The Mercury Insurance initiative has nothing to do with whether a customer has been loyal. This proposal adds a “rating factor” for setting auto insurance premiums that will raise or lower customers’ premiums based on whether or not they were previously insured by any company or had a break in insurance coverage during the past five years. This has nothing to do with motorists’ driving records or the costs associated with providing insurance. Mercury’s initiative targets people who didn’t have or need insurance coverage in the past or who had a lapse for college, residence in a transit-rich city, unemployment, sickness or other reason, and forces them to pay higher premiums.
Myth: This initiative is led by an independent coalition, the Agents Alliance, not Mercury Insurance.
Fact: Mercury Insurance Chairman and founder George Joseph is nearly the sole financial supporter of this initiative. All non-Mercury contributions amount to merely thousands of dollars, and most are from Mercury-allied businesses.
George Joseph has contributed $8,227,126.97 to the initiative.
Abernathy Insurance Agency, a Mercury agent, has contributed $14,000.
Calgard Associates, a Mercury agent, has contributed $10,000.
In addition, the spokesman for Mercury’s lost 2010-ballot measure Proposition 17 runs the “Agents Alliance.” Mercury insurance agents comprise 70% of its Board of Directors as of the Alliance's last filing. The initiative’s campaign committee, California Insurance Providers for Competitive Prices and Consumer Discounts, appears to be a fabrication created solely for this measure, as it does not appear to exist independently.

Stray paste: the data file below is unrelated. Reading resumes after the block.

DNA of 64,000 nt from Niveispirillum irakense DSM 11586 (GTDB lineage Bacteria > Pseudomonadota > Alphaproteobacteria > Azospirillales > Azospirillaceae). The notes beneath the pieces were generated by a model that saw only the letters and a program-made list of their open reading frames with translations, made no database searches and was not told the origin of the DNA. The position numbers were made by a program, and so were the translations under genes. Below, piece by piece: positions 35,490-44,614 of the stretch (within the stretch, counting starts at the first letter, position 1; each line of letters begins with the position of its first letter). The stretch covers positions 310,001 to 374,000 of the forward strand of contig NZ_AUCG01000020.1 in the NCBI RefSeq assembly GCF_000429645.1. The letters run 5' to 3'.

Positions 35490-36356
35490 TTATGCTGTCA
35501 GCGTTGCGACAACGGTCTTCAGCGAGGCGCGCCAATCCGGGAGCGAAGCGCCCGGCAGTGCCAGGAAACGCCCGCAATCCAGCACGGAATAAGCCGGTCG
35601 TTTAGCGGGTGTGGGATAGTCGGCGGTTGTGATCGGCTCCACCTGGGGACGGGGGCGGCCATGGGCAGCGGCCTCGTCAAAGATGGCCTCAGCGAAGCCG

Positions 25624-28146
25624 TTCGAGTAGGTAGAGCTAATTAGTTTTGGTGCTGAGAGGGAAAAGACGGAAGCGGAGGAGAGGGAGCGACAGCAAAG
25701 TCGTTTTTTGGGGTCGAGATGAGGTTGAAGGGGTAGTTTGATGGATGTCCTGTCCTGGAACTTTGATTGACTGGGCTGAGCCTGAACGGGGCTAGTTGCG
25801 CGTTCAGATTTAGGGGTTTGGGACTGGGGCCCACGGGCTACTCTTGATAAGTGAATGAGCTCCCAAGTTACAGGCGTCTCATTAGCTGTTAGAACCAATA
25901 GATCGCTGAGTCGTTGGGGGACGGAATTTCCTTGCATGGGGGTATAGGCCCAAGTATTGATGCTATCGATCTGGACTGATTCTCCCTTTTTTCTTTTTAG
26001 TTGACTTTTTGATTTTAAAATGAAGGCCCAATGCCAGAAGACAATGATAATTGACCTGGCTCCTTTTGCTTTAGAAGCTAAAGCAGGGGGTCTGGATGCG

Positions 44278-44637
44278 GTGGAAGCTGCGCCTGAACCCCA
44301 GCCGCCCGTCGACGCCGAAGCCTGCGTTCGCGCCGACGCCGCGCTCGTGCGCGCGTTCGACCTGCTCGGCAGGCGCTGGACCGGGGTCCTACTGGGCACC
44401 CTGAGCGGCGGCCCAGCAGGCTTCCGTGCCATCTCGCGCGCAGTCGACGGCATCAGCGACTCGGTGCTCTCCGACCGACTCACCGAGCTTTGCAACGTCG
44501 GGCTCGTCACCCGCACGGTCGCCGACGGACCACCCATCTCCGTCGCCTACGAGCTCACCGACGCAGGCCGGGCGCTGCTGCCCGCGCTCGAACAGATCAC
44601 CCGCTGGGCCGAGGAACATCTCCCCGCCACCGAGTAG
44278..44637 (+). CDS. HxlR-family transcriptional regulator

Myth: This initiative just fixes an “inconsistency” in California law.
Fact: Mercury Insurance’s initiative targets a key consumer protection in Proposition 103, the insurance reform initiative passed by California voters in 1988. The purpose of that section of California law (Insurance Code Section 1861.02(c)) is to prohibit insurance companies from charging drivers more just because they previously did not have auto insurance coverage, even if they had an excellent safety record.
Mercury Insurance claims that its initiative doesn’t punish any drivers based on their prior insurance coverage and doesn’t undermine Insurance Code Section 1861.02(c). In fact, the first line of the Mercury initiative states: “Notwithstanding section 1861.02(c).“
Mercury Insurance wants voters to think this is a minor tweak to the law, but when the California Court of Appeal invalidated a virtually identical law enacted by the Legislature in 2003 (SB 841), the Court ruled that the proposal was not a minor change but posed a direct conflict with Proposition 103:
Whereas the voters [through Proposition 103] had prohibited insurers from using the absence of prior insurance coverage as a premium criterion to promote fairness for previously uninsured drivers now required to purchase insurance under California law, Sen. Bill 841 authorizes insurers to use that criterion to determine whether a policyholder’s premium will be discounted or surcharged. [Emphasis in original] The Foundation for Taxpayer and Consumer Rights v. Garamendi, B173987 and B176461.
In 2007 Mercury settled a civil lawsuit after it was found violating Proposition 103, illegally surcharging customers by tens of millions of dollars. Mercury’s initiative would legalize exactly the illegal surcharges for which it was sued. If Mercury actually wanted to reduce auto insurance prices, it could do so without an initiative.
Mercury has, for two decades, tried through the courts, the state Legislature and the ballot to kill or gut major provisions of Proportion 103, including its ban on using a driver’s ZIP code as a primary tool to set rates. Its attacks on parts of the law are always aimed at opening the way to wider assaults on its consumer protections.